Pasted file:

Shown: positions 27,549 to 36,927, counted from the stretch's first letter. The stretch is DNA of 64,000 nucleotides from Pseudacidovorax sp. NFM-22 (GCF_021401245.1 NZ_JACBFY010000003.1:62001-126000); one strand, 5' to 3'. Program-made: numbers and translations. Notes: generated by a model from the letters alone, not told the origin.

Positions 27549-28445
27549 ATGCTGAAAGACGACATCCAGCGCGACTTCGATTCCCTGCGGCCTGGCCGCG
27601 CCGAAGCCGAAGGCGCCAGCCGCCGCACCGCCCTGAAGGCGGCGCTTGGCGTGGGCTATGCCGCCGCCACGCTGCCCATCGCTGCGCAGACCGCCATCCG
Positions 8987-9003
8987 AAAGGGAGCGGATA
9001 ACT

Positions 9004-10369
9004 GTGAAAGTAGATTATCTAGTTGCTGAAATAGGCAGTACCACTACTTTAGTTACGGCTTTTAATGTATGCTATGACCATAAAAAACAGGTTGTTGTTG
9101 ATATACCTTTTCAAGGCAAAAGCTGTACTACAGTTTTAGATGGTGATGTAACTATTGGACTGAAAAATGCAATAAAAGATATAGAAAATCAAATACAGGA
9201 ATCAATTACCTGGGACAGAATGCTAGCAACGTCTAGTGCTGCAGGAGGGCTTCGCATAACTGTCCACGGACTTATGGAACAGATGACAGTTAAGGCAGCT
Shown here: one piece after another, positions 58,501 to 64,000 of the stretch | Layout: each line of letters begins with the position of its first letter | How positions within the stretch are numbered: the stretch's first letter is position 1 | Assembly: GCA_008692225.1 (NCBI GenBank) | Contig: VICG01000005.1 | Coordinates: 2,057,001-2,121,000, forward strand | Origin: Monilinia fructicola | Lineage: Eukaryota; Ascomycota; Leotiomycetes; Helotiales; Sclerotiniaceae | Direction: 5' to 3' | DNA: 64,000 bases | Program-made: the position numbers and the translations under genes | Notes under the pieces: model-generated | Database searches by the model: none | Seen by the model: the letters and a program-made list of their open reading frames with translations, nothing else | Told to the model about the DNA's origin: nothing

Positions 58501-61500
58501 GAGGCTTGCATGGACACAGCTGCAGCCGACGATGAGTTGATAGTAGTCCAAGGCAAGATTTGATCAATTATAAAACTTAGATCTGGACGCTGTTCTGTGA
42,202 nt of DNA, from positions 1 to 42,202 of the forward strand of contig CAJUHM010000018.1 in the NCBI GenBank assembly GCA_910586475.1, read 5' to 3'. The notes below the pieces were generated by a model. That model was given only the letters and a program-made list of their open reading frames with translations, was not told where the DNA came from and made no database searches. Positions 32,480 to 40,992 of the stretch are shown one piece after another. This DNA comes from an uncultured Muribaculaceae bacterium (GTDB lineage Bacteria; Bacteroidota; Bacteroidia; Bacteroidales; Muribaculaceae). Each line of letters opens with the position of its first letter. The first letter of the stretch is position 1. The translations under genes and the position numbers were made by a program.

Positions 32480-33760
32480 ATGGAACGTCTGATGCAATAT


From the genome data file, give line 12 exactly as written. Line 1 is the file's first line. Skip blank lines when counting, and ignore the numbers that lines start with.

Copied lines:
Shown here: one piece after another, positions 58,501 to 64,000 of the stretch | Layout: each line of letters begins with the position of its first letter | How positions within the stretch are numbered: the stretch's first letter is position 1 | Assembly: GCA_008692225.1 (NCBI GenBank) | Contig: VICG01000005.1 | Coordinates: 2,057,001-2,121,000, forward strand | Origin: Monilinia fructicola | Lineage: Eukaryota; Ascomycota; Leotiomycetes; Helotiales; Sclerotiniaceae | Direction: 5' to 3' | DNA: 64,000 bases | Program-made: the position numbers and the translations under genes | Notes under the pieces: model-generated | Database searches by the model: none | Seen by the model: the letters and a program-made list of their open reading frames with translations, nothing else | Told to the model about the DNA's origin: nothing